Google’s latest annual developer conference was a highly anticipated event which showcased many interesting software and hardware products and services. Amongst Google’s impressive product line up, it was the Nexus 7, Google’s first branded tablet, which stood out. Many in the blogosphere have been speculating that the Nexus 7 will be Google’s standard bearer in the affordable tablet market. They claim that Google’s new gadget is on a collision course with Amazon’s Kindle Fire and its respectable market share. The Kindle Fire came out on 15 November 2011 and proved to be a success by selling approximately five million units by the end of 2011. Sporting a 7 inch multi touch Gorilla Glass display and a similarly affordable price tag, Amazon’s gadget has to stand its ground until the Kindle Fire 2 is released. Let’s take a brief look at how these devices differ and whether the Nexus 7, the new kid on the block, has what it takes to replace the Kindle Fire.
The first and most obvious difference is their looks. Amazon’s gadget wears heavy gray colors and is bulkier than the slick and black Nexus 7. The Fire weighs in at 413 grams whereas the Nexus 7 comes in a bit lighter at 340 grams. Being comparatively thinner than the Fire, the Nexus 7 holds a distinct advantage when it comes to looks. If you want a good-looking gadget, the Nexus 7 should be your choice.
Being seven months younger than the Kindle Fire, Google’s machine naturally packs a more powerful hardware and software combo. Developed and produced by Asus, the Nexus 7 sports a 1280 x 800 HD display, a quad-core CPU and 9 hours of battery life. Furthermore, it features WiFi, Bluetooth, NFC and a front-facing camera. Amazon’s Kindle responds with a 600×1024 resolution, a 1 GHz dual-core processor and 8 hours of unplugged life. The Nexus 7 runs the newest and most advanced version of Android, Jelly Bean (4.1) whereas the Kindle Fire employs customized Android 2.3 Gingerbread. Once more, the Kindle Fire shows its age.
Although the Nexus 7 seems to be running away with the winner, there is one very significant feature that has to be taken into account before a wise decision could be made. Competition between these devices is actually a competition between Google’s and Amazon’s cloud-based content services. These tech giants do not make an all-out effort to profit from hardware sales. They try to monetize their gadgets by subscribing customers to their respective cloud-based content services. Google Play and Amazon Appstore basically determine what apps and services are available to users. To put it bluntly, what users can do on their machines is mostly determined by what content is on offer on gigantic cloud-based services Google and Amazon maintain.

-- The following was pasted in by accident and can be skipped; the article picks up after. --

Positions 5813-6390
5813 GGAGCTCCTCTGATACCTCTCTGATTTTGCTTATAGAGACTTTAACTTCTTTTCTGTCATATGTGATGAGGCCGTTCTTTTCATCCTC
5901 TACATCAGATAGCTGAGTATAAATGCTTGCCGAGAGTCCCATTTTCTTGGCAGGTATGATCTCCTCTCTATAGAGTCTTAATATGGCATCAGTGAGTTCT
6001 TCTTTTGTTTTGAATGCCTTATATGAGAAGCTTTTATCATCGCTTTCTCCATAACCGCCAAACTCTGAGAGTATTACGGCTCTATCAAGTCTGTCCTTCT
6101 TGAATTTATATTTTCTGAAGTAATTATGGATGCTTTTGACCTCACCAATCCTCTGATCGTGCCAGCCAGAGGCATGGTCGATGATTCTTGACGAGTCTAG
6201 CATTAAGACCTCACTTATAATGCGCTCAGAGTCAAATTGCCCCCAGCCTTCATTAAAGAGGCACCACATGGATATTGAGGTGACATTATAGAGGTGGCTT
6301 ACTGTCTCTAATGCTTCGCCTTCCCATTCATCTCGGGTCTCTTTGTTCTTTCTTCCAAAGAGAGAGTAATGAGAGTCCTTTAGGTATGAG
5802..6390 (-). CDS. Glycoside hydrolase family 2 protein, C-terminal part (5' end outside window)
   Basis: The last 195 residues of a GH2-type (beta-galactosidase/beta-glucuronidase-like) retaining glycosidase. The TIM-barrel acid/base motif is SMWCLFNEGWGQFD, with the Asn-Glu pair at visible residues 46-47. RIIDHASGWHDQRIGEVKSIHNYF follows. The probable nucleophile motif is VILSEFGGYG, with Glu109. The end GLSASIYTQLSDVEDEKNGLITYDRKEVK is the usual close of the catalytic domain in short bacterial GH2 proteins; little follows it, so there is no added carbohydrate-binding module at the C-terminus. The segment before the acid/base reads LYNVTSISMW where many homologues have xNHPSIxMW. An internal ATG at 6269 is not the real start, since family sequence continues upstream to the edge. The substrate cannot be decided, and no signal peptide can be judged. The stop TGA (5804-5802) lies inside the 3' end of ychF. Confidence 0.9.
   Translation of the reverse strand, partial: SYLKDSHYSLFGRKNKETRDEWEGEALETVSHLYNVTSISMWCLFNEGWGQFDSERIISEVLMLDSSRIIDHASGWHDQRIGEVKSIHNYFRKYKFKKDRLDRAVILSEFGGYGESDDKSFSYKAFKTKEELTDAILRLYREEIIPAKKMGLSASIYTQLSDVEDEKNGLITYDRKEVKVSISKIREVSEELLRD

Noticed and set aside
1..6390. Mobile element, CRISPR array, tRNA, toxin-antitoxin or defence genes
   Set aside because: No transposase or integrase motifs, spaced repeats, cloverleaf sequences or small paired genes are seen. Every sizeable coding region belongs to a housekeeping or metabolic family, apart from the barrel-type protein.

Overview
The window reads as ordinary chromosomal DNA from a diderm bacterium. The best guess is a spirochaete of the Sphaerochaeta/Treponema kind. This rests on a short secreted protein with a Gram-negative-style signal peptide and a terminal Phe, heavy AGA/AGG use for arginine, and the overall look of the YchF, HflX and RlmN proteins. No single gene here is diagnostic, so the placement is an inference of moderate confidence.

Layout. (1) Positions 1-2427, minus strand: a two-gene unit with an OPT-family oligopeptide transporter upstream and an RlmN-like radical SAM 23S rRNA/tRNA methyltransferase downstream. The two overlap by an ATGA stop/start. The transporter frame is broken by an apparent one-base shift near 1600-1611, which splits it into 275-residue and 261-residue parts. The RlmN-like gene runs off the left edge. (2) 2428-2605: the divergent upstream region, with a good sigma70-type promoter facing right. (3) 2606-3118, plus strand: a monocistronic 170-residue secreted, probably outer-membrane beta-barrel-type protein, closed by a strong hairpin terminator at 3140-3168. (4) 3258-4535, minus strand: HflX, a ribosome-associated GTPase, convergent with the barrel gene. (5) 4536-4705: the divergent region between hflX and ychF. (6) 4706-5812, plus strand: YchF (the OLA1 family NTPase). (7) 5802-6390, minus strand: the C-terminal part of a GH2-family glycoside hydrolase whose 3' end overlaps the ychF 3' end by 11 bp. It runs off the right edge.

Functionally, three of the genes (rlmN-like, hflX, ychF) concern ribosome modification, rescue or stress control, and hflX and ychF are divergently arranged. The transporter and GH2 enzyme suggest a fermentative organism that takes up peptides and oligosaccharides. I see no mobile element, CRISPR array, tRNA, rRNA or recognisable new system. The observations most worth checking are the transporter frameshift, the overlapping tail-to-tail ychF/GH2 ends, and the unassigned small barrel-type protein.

A wise customer should study what these diverse systems have to offer and find out if they will satisfy their professional and social needs. For example, if a prospective customer possesses an Amazon Prime membership, they will discover that Amazon provides unlimited streaming of movies and TV shows with a free trial period to the Kindle Fire users. It is a fool’s errand to say that the Kindle Fire is a more advanced machine than the Nexus 7. This reality, on the other hand, does not mean that the Fire should be set aside. As long as Amazon maintains its own impressive content service system, the Kindle Fire will have distinctive features to brag about.
In conclusion, if one aspires to have a better-looking and faster device, The Nexus 7 is your medicine. The Nexus 7 could be considered another loud signal to those still resisting the mobile computing revolution and sticking with their desktops and laptops. Despite being seven months old, the Kindle Fire’s hardware technology should not be looked down upon as if it is a gadget out of the Flintstones. It might not be as advanced as the Nexus 7, but it will potentially satisfy a lot of undemanding tablet users. Amazon Appstore is also there to provide unique services and complement the tablet experience.